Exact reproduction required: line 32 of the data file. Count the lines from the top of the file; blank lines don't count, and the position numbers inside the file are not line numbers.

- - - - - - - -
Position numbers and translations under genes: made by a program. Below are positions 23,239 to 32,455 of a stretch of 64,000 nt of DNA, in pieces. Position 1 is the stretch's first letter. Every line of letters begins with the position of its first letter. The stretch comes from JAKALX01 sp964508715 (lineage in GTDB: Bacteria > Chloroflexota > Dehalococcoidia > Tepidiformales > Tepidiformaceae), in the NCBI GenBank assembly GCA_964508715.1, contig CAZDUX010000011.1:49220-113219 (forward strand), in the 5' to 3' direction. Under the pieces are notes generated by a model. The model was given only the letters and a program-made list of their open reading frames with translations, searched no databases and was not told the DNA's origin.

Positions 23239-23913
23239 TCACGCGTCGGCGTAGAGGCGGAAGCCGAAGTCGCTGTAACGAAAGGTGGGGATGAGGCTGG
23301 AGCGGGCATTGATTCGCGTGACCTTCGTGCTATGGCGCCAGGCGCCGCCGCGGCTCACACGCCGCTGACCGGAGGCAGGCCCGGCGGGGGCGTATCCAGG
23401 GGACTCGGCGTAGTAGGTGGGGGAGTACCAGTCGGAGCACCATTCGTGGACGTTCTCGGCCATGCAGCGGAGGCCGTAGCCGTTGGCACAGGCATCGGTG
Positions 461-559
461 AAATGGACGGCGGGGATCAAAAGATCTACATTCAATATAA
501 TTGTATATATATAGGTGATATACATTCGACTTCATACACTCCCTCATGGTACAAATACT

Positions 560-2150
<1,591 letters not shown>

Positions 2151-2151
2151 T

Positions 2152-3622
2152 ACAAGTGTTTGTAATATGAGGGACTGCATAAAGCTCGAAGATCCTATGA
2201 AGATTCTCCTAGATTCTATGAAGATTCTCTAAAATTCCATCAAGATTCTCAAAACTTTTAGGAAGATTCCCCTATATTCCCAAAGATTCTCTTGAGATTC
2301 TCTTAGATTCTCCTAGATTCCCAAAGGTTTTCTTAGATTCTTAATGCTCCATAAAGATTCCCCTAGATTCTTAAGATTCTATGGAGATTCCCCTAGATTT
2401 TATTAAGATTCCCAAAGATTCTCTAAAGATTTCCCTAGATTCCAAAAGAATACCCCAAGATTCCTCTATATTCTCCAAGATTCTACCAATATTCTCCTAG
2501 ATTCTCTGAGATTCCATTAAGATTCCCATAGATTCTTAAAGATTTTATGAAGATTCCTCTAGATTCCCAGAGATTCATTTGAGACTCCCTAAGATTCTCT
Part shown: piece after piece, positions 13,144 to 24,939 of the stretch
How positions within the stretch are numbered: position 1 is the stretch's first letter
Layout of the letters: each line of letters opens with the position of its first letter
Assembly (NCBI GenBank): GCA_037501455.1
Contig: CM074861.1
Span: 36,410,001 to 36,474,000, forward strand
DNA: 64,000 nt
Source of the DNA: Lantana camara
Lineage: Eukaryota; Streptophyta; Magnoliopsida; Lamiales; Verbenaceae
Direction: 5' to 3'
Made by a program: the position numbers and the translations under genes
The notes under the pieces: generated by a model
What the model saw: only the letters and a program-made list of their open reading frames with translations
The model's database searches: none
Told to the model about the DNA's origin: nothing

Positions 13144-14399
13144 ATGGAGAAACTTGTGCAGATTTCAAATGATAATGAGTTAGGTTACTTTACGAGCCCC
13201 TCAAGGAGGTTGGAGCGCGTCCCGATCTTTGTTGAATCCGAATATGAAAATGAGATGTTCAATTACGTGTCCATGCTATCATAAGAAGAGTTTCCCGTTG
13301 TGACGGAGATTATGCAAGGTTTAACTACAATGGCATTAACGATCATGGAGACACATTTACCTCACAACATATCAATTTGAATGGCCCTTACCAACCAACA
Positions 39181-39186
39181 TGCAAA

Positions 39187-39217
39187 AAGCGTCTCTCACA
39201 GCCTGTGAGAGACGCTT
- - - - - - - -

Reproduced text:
The model's database searches: none